James Cameron is back.
No doubt about it. The man behind Terminator, The Abyss and Titanic returns triumphantly with Avatar, an epic military action adventure meets Dances With Wolves. And it’s the movie that we’ll look back on as the true start of the 3D revolution. Sure 3D has been around for decades, but only now has it finally been executed flawlessly.
The best part about Avatar in 3D is that you quit thinking about how it’s a 3D movie. You just experience it. From the strange and beautiful creatures floating in the air, to the lush foliage in the foreground to the modern computer control surfaces, Avatar is a real world, not just a 3D gimmick. The best special effects are always the ones that don’t appear to be special effects; Gollum in Lord of the Rings, the liquid metal in T2, the Raptors of Jurassic Park, the opening sequence of the original Star Wars when the Imperial ship flies overhead. In fact Roger Ebert says Avatar made him feel like he did when he first saw Star Wars.
Many have said the plot is lame and predictable. I say two things, the plot of Titanic was predictable (we knew the boat was going to sink), and secondly, its how you get there that matters. The getting there is what makes Avatar work. The plot, while not that inventive, is adequate and believable.
The acting is also first rate. Even a role that could have been a stereotype, the evil military guy, is played very real and the actor (Stephen Lang) did not go over the top as so many military guy performances do. And this is part of why I liked Avatar so much, for the things Cameron didn’t do. Nobody makes long winded speeches about the senate and the trade federation (Episode 1 of Star Wars) and there is no Jar Jar. In fact, and this is key, the Na’vi (the tall blue people) act like an entirely different species and don’t follow human racial stereotypes like the newest Star Wars movies, or the more recent and dreadful Transformers 2 with it’s human race based robots. In Star Wars – Episode 1 who could forget the Mexican dealer selling spaceship parts, the Chinese aliens enforcing the trade blockade, or Jar Jar with dreadlocks and speaking in ebonics. Transformers 2 (one of the worst movies I’ve ever seen) did this with robots. I’m only going to say this once for all directors who are thinking of making a robot or alien movie…ROBOTS AND ALIENS DO NOT HAVE HUMAN RACIAL CHARACTERISTICS!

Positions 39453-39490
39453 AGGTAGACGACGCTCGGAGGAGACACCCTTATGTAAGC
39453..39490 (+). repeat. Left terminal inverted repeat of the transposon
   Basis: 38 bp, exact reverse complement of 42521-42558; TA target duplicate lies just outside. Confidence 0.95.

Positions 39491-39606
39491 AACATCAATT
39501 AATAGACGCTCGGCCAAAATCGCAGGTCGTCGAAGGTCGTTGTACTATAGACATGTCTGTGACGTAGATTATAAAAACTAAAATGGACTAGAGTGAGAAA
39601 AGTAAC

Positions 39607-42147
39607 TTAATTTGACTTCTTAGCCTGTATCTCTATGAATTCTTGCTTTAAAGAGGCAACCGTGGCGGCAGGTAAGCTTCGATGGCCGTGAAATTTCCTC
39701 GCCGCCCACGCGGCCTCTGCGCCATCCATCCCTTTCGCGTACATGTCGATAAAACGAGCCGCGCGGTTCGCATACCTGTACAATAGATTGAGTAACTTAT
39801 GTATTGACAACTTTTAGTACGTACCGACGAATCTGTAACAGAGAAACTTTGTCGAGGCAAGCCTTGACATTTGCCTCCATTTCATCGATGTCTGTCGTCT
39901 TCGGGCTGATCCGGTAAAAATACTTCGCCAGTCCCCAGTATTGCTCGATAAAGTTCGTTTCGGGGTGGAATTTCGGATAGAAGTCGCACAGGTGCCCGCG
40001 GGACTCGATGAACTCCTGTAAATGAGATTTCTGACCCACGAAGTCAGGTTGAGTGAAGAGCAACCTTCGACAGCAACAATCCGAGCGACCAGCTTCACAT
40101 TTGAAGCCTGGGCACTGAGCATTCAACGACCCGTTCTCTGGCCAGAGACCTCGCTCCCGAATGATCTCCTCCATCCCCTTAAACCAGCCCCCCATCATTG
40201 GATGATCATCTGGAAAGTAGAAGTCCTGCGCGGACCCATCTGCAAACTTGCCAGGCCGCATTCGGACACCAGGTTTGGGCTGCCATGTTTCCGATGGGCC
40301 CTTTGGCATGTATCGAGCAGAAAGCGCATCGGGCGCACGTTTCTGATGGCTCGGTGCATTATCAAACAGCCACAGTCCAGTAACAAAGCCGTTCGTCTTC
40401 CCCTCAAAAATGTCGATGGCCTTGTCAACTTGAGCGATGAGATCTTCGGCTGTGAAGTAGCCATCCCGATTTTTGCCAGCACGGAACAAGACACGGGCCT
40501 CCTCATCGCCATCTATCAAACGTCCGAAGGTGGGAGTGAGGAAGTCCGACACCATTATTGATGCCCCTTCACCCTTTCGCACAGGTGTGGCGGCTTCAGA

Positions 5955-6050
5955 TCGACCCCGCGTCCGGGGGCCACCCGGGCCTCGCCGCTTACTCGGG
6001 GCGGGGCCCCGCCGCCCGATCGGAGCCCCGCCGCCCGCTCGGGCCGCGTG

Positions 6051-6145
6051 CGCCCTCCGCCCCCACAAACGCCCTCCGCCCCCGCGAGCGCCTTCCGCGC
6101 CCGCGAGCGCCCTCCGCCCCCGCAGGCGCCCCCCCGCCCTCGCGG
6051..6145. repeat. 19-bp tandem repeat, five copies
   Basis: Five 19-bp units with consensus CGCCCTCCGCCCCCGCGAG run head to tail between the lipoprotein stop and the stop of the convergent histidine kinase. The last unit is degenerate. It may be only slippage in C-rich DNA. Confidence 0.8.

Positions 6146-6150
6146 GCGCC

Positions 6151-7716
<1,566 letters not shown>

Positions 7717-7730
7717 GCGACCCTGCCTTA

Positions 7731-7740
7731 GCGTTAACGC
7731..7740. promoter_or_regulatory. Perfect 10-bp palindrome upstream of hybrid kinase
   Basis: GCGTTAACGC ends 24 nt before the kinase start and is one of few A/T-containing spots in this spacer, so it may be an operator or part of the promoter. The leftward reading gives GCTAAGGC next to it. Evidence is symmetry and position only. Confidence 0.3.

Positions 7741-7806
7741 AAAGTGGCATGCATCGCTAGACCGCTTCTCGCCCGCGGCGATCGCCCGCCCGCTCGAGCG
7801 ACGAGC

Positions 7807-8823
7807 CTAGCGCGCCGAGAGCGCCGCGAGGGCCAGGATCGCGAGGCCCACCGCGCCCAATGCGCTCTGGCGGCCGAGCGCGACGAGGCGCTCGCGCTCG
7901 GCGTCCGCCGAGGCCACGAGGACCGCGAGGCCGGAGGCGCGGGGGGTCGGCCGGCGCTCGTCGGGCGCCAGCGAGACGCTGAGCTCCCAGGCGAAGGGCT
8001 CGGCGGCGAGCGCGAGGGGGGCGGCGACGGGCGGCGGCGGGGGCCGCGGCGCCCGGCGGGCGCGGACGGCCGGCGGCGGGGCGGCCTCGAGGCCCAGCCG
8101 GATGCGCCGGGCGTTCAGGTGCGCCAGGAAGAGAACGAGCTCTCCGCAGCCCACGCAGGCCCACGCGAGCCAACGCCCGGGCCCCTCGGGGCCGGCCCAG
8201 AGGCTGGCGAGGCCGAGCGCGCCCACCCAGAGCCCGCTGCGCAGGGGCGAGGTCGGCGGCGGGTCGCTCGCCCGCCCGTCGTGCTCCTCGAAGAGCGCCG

Avatar has none of this nonsense. The Na’vi act like Na’vi. The don’t sound like Mexicans or African Americans from the hood, or Asian gangsters. They sound like Na’vi. Yes you can draw a parallel between the Na’vi and Native Americans, but Cameron has invented a very real and unique sounding language and they don’t walk or move like humans. Because they’re not human. Cameron understands this. Maybe he can teach George Lucas and Michael Bay something about robots and aliens.
Avatar is one of those movies that comes along every few years that everyone must see. And you must see it in 3D. I was not sure what to expect when I first saw the trailer with the tall blue aliens, but the film really delivers. You actually feel for these 3D CG characters. I’m sure, just like with Titanic, when you watch the film again and again on DVD it may lose some of that magic, but Avatar has already earned it’s place in history.